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C18

Link: linnaeus.c18.net/Letter/L3431 • Johan Peter Falck to Carl Linnaeus, 27 August 1764 n.s.
Dated 27 Aug. 1764. Sent from St Petersburg (Russia) to (). Written in Swedish.

upSUMMARY

Johan Peter FalckFalck, Johan Peter (1732-1774).
Swedish. Professor of botany and
curator of the botanical garden of St
Petersburg. Correspondent of Linnaeus.
has given Jonas SynnerbergSynnerberg, Jonas (-1775).
Swedish. Pharmacist, Åbo.
the following material to be taken by sea to Stockholm and delivered to Linnaeus at his earliest convenience. A small wooden box, that is not sealed for the sake of the customs, containing Siberian minerals from Pavel Grigorevich DemidovDemidov, Pavel Grigorevich
(1738-1821). Russian. Linnaeus´s
student. Brother of Alexandr Grigorevich
Demidov and Petr Grigorevich Demidov.
Son of Georgij Akinfievich Demidov and
grandson of Akinfiy Nikitich Demidov. He
created a natural history museum in
Moscow which was later given to the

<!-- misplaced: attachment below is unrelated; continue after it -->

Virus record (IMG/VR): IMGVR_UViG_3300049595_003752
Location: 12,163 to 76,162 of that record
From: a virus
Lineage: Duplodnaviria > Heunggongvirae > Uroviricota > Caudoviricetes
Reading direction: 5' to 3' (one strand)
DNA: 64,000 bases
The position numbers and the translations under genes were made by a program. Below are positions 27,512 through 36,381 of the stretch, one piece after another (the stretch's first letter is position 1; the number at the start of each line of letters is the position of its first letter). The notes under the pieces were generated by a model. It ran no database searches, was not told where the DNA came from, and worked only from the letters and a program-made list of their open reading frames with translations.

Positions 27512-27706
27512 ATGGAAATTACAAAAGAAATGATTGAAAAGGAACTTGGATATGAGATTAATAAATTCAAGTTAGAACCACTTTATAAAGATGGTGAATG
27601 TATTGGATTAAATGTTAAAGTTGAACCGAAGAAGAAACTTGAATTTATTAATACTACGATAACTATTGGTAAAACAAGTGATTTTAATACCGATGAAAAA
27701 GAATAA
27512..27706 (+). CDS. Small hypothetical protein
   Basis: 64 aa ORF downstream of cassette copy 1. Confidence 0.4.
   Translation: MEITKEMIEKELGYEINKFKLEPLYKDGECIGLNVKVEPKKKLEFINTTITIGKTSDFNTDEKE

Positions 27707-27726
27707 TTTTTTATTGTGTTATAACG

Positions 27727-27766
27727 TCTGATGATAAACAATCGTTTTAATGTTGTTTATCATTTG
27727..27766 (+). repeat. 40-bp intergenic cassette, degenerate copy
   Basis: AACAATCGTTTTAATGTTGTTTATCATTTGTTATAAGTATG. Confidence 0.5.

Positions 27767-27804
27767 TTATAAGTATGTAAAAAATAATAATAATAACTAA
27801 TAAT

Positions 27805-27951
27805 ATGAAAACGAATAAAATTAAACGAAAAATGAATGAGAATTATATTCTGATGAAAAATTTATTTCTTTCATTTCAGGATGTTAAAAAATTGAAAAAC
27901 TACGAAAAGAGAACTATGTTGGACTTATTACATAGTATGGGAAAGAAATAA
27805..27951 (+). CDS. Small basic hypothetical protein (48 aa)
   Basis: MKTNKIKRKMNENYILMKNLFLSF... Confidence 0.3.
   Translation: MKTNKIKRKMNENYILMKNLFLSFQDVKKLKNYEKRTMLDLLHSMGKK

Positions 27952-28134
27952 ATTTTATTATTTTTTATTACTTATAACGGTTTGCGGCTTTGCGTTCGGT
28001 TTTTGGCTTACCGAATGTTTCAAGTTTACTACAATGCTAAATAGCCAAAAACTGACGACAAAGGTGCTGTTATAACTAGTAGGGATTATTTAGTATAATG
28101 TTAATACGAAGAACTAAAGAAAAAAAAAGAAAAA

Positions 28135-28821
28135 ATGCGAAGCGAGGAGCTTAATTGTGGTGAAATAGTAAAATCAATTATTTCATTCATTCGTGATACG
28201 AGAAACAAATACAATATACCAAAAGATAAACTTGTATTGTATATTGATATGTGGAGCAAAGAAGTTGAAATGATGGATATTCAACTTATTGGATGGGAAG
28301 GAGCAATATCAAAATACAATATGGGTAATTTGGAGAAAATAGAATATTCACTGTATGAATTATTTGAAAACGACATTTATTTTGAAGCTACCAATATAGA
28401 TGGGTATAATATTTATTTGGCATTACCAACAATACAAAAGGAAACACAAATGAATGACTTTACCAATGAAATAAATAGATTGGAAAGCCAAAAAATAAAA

University of Moscow. Correspondent of
Linnaeus.
, and a stick of the lace-bark tree from Johann Jacob LercheLerche, Johann Jacob
(1703-1780). German. Naturalist.
Military physician in Russian service at
Astrakan. Travelled in Persia.
Correspondent of Linnaeus.
, and finally a packet with seeds left over from the spring [sowing] material from Astrakhan and Siberia is to be awaited. Living material of Andromeda calyculata is also enclosed, and in the same pot also an Artemisia and a small rhizome of Pulmonaria Sibirica. However, the gardener dug up the wrong Pulmonaria. The Pulmonaria Falck intended was located beside this, which had more coarse leaves and was not so fragrant. The right one will be sent next summer, if he is still alive.

Falck has seen the Medical Garden. Nothing special is to be found there, at least regarding Siberian plants with the exception of Amethystea caerulea and Spiraea crenata. In the Orangery there are a lot of trees of Coffea, to what use he does not know. There are also some African Gerania, caper Capparis spinosa, and some other common orangery plants. The Apothecary or “Provisor” keeps the garden for Collegium Medicum to obtain pressed juices, distilled [filtered] water and specific dry medical-herbs. Falck is spiteful to learn that Aegopodium was named Archangelica. Conium grew in the ponds and Melampyrum nemorosum was definitely a Parietaria. Falck hastily visited the Botanic Garden once before but has thoroughly examined it now. He can report the following species: Chrysocoma biflora with and without ray-florets, Robinia pygmaea, Statice tatarica, Astragalus galegiformis, Crepis Sibirica, Salvia nemorosa, Veronica spuria, Hypericum ascyrum and Hieracium according to Johann Georg Gmelin’sGmelin, Johann Georg